Brad Huerta, who is now in charge of the new hospital, focused on introducing new technologies in a bid to improve the facility’s efficiency. This has enabled the hospital to significantly cut charges and provide better services for the community.
A common statement in reference to any problem someone has is, “There is an app for that.” Due to the widespread availability of smartphones, the University of Texas Medical Branch (UTMB) and other research institutions have been doing exactly that. Apps to monitor and record patients’ heart rates, blood pressure and blood sugar while notifying an expert when something is outside of acceptable parameters are already on the market.
The lab on a chip technology reported on by Science Magazine in 2015 turns any smartphone into a mobile disease clinic using the Colorimetrix app. It is intended to diagnose serious disorders like HIV, malaria and tuberculosis without relying on expensive and bulky spectrophotometers. In 2017, an app came out that lets people measure their sperm counts at home. The uCheck app allows patients or nurses to test urine for two dozen different diseases. The ability to test for conditions ranging from preeclampsia to urinary tract infections in a matter of minutes without a costly lab is invaluable.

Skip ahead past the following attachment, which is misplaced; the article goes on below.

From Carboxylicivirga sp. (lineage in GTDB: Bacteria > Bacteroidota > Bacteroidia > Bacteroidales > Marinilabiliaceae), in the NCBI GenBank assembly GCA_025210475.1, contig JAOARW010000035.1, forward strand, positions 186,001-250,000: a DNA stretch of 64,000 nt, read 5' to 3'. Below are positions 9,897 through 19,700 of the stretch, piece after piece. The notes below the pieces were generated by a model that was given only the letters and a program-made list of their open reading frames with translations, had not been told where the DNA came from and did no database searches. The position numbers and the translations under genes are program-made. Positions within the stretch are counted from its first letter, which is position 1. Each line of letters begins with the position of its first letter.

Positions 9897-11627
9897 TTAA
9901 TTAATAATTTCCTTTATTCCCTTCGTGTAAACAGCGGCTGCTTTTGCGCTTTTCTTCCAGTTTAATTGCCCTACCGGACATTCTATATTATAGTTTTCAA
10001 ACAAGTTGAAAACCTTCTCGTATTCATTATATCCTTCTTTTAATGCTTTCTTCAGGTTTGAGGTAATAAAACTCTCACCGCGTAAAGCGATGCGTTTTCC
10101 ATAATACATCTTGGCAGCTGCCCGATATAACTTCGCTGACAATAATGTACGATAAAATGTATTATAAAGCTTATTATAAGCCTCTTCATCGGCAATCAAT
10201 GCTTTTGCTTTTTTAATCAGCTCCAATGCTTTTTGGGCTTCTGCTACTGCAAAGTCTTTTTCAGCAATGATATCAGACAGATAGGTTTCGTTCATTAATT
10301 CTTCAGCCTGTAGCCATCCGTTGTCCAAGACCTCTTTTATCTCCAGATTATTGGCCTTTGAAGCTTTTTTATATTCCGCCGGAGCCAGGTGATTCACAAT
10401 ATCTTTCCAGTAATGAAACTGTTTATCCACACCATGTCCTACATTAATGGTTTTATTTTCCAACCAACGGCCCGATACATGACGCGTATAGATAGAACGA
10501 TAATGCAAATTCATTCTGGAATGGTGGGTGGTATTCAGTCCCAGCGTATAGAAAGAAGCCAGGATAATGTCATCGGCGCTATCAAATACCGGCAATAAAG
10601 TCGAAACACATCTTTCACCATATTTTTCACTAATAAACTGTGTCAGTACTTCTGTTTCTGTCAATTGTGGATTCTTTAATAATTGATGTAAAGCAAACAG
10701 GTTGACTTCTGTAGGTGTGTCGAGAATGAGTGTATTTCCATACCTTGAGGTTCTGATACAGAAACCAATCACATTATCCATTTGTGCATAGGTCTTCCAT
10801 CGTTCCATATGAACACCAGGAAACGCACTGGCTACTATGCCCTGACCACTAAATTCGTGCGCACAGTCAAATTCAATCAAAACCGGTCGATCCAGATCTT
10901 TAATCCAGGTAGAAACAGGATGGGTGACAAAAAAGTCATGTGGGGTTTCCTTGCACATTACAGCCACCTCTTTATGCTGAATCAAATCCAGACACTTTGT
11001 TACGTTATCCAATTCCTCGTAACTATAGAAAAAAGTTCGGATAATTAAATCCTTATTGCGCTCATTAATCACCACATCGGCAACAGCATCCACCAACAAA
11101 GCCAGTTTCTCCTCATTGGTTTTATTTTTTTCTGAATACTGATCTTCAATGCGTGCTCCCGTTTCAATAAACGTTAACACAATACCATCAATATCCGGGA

All of this is on top of community health workers being able to take a picture of a matter of concern and send it immediately to a healthcare professional for feedback.
New medical technologies are altering the healthcare industry, though rural hospitals reap the greatest cost savings. Telemedicine brings experts to rural hospitals, saving patients money and generating income for financially strapped rural facilities. An expanding array of apps allows patients and low-cost health workers to perform diagnostic tests in the patient’s home or small clinics while being able to consult with experts as required. Other apps and remote monitoring now enable patients to monitor themselves knowing that doctors will be notified if something is wrong. All of this is helping to reform healthcare in rural areas.